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orion-list On Water Consumption
My Post on Macedonian Army Usage seems to have missed
the mark. The number of comments contradicting D. W.
Engels' findings have been legion.
Engels' little UCalifornia Press treatise on "THE
LOGISTICS OF THE MACEDONIAN ARMY" is about the
campaigns of ALEXANDER THE GREAT.
Alexander trounced the King of Persia at Issos in
Norther Lebanon so badly the Persian army fled back
to the Euphrates and the King was reduced to sending
letters to Alexander offering to split the Empire.
Alexander felt confident he could invest Tyre, seizing
its fleet, to seize Gaza and conquer Egypt before he
needed to go back and claim the WHOLE Empire.
His passage from that battle to Gaza gets scant notion
from our ancient sources but Engels had the RAOC data
assembled from the Conquest of India on to the defeat
of the Ottoman Empire in WW I. All of Lawrence of Arabia's
expertise lay in those records along with the filed of
countless surveyors and other Imperial Army supply people
acting in all of the Middle East during those two centuries.
Again, here are the figures in 160 ounce 40 ounce quarts in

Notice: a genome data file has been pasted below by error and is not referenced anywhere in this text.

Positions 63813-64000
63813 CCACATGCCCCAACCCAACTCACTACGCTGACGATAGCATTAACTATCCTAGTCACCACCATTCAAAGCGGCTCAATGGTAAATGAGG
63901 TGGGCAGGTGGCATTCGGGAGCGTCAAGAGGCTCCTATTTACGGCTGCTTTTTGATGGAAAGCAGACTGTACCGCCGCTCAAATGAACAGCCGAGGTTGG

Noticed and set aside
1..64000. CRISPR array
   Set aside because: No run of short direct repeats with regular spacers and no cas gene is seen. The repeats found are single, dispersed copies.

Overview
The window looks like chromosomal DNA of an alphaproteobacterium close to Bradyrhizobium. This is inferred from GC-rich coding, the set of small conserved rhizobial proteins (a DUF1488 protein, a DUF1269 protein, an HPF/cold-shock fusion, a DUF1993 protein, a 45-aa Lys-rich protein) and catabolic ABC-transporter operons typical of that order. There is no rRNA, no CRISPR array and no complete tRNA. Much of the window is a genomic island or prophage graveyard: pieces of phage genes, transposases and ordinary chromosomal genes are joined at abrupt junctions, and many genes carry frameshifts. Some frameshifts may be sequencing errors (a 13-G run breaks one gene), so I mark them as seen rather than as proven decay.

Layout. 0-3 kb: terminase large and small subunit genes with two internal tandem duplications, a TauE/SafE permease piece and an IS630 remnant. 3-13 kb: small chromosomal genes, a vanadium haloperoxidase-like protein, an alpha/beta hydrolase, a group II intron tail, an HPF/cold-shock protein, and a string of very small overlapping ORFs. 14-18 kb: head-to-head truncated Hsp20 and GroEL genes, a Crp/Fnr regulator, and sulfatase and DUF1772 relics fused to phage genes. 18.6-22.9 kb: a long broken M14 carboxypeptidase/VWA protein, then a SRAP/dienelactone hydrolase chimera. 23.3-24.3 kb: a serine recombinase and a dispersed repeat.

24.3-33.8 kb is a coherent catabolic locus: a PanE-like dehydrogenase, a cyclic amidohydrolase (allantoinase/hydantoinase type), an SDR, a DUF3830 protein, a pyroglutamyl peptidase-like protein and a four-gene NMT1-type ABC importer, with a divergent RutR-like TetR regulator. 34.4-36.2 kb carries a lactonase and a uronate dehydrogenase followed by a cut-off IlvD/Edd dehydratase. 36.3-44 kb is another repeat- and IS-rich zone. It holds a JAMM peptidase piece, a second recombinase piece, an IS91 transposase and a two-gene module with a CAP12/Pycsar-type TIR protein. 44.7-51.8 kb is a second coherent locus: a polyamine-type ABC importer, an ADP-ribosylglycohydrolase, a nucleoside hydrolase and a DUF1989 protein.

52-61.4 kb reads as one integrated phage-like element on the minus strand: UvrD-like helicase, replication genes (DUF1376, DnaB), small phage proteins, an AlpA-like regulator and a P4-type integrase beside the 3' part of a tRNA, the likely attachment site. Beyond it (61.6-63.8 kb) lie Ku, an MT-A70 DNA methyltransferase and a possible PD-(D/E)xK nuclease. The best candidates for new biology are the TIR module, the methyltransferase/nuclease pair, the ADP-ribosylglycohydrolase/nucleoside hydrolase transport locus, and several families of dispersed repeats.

Imperial measure likewise the similar pounds svoirdupois.
Appendix 5, Table 3 0n p. 145 of Donald W. Engels,
"Alexander the Great and the Logistics of the Macedonian Army"
Berkeley: U. California Press, 1978, gives
The Army's Grain, Forage and Water Requirement for One Day
Personnel - 3 lb. grain,
1/2 gal.(5 lb.) water
Cavalry, Baggage and Provision
animals - 20 lb. grain and forage
8 gal. (80 lb.) water
These data were from the days when soldiers used real horses
and real swords to fight real cavalry battles just as Alexander
did. The Brits one murderous advantage was shot and shell
which they could only transport with the same techniques
as Alexander used save one. The Brits had horse collars.
They also used saddles, girths and stirrups which Alexander lacked.
The water needs were no different.
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